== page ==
With flu shots available from doctors and local drugstores, illness prevention is on the minds of consumers and healthcare professionals alike—and not just limited to the flu. In corporate America, having any illness progress to the point of needing to take a sick day can have a detrimental effect—not only on worker productivity due to lost time, but also on those employees who literally can’t afford to be sick because they may not be eligible for sick time pay.

Sick time is not just a problem for adults. Each year, more than 164 million school days are lost due to illness according to the Centers for Disease Control and Prevention (CDC). Many of these illnesses are caused by exposure to viruses and bacteria that are not only passed from person to person but also live on surfaces in our homes as well as at school and the office.  Surprisingly, the answer to help allay the problem is actually relatively simple and quite obvious: proper handwashing. Although many varieties of antibacterial hand sanitizers and wipes are available at stores, handwashing continues to remain one of the most effective ways to prevent the spread many types of infection and illness. But to be effective, it needs to be done properly. And the earlier that we teach kids the importance of washing their hands, the better the chance it will become a habit throughout their life.

Handwashing is designed to eliminate dirt as well as the germs that can make us sick, including bacteria and viruses. A recent germ study by NSF International, an organization committed to protecting public health, cited bathroom and kitchen faucets as some of the “germiest” places in the house as measured by the level of yeast, mold, Staph and coliform (a family of bacteria that includes Salmonella and E. coli) detected.  Some other germy household items included the kitchen sponge, toothbrush holder, pet bowl and kitchen sink.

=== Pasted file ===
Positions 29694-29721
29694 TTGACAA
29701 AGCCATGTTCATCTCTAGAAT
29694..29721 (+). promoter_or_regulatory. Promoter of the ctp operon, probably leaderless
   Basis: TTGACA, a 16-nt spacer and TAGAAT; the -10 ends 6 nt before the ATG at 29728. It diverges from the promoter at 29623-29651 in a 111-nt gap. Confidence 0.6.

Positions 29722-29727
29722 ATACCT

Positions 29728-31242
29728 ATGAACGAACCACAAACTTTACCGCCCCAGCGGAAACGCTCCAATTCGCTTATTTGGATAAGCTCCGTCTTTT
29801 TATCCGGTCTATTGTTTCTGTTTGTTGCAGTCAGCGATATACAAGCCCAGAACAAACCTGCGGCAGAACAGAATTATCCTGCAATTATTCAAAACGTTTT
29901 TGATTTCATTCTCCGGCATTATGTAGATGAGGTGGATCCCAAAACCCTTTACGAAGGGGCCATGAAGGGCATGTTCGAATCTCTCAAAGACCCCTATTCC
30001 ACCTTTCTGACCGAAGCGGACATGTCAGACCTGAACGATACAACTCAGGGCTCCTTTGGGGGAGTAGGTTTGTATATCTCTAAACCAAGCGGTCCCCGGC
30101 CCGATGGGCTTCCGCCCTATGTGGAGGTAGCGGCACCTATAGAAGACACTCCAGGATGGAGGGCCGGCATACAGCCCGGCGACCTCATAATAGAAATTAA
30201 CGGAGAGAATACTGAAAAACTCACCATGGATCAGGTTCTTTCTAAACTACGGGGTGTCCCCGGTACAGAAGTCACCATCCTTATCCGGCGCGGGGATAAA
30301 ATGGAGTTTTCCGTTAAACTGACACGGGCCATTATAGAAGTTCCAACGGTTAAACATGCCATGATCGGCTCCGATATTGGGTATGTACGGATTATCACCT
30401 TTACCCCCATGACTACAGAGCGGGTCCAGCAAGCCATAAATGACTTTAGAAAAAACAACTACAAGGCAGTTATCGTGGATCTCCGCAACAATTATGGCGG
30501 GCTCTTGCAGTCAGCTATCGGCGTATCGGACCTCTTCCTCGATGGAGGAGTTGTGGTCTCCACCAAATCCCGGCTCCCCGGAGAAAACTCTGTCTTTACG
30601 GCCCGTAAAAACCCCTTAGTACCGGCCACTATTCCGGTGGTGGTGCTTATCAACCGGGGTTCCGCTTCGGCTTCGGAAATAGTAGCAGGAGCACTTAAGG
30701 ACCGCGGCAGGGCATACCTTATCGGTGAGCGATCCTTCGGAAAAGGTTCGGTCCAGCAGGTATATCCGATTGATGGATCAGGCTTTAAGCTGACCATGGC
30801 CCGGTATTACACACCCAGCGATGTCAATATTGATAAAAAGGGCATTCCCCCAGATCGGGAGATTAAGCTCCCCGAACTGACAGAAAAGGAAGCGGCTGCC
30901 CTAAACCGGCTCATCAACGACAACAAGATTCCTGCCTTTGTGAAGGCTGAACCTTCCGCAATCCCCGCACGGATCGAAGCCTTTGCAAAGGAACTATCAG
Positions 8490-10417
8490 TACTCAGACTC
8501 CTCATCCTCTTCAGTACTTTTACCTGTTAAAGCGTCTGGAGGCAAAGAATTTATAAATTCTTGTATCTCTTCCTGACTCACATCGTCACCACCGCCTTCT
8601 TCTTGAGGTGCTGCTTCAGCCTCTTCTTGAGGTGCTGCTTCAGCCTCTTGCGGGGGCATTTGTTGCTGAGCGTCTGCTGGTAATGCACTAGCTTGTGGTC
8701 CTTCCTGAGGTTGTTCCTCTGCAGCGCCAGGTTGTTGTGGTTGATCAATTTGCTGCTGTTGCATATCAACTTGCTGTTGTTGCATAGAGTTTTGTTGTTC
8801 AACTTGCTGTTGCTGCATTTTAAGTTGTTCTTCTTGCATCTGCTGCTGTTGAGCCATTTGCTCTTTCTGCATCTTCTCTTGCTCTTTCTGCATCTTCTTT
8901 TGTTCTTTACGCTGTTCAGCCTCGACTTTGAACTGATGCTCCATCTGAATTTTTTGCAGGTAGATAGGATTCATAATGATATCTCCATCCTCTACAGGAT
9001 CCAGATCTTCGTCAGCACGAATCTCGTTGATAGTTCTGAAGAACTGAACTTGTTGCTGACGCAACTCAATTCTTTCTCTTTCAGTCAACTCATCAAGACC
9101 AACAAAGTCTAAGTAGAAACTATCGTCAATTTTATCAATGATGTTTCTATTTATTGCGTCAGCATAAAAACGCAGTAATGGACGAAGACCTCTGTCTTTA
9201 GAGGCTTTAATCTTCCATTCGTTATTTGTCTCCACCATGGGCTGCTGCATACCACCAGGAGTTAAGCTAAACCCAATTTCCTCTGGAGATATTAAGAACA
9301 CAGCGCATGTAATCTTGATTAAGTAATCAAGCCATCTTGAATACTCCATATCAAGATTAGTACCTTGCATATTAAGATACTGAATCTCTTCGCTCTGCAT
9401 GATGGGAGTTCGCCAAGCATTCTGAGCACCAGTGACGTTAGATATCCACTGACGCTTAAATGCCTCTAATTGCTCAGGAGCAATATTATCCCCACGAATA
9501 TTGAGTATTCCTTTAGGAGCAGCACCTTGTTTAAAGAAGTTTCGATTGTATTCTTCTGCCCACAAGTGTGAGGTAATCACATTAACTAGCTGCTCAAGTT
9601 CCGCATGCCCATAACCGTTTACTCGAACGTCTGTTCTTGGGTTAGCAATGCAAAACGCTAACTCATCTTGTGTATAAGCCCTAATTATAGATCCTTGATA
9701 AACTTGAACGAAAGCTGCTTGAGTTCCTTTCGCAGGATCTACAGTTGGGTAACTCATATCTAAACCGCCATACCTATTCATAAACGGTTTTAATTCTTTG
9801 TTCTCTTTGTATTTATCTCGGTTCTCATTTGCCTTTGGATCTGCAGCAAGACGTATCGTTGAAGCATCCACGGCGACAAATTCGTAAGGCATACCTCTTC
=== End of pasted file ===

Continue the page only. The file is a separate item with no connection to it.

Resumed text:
To help prevent the spread of germs when handling these items, handwashing is key.  Unfortunately while many children and adults think they know how to properly wash their hands, arguably most probably haven’t been taught the best method. In fact, during a demonstration at NSF International’s laboratories in Michigan, children were asked to apply a special glowing lotion to their hands before washing their hands. Once the children washed up, they placed their hands under a black light and “problem spots” glowed, showing them what areas were missed while washing. The culprits: under the nails, between the fingers, and wrists.

To make sure these locations are not missed when you or your kids wash your hands, follow these simple steps:  Wet your hands with warm water; lather your hands with soap; rub your hands together vigorously for 20 seconds, paying special attention to the nails, between the fingers, and wrists; rinse your hands with clean water; and dry your hands thoroughly with a hand dryer or paper towel.

Here are some ways to help make the process of handwashing fun for children and interesting for adults:

  • Create a handwashing chart at home that tracks each time you and your child wash your hands. Offer a prize or reward at the end of a successful week of handwashing.
  • Take pictures of places where germs live in your environment, such as on the bathroom faucet handle, dog (or its toy or dish) or doorknobs, and post them on the bathroom mirror, on the refrigerator, or near your handwashing chart. This will help remind everyone of when they need to wash their hands.
  • Have young children count to 10 twice while washing their hands to better understand the required 20 seconds. 
  • Cook with your child, emphasizing the importance of washing your hands both before and after handling food.
  • Check out online sites like scrubclub.org for additional fun handwashing ideas.

Handwashing is important for food safety, disease prevention and personal health. Practice proper handwashing and make it a habit all year long. Teaching ourselves and our children the proper way to wash our hands now can help keep us all healthier.

About the Author

Cheryl Luptowski is the Public Information Officer/Home Safety Expert for NSF International, an independent public health and safety organization that certifies products and writes standards in the areas of dietary supplement safety, consumer products, toys, drinking water, and sustainability. Cheryl has been interviewed as a home expert in national print, online and radio and has authored many articles and fact sheets with tips for healthier living. She is the face behind “Ask NSF,” NSF’s online Q & A portal and she chairs the NSF Consumer Advisory Panel.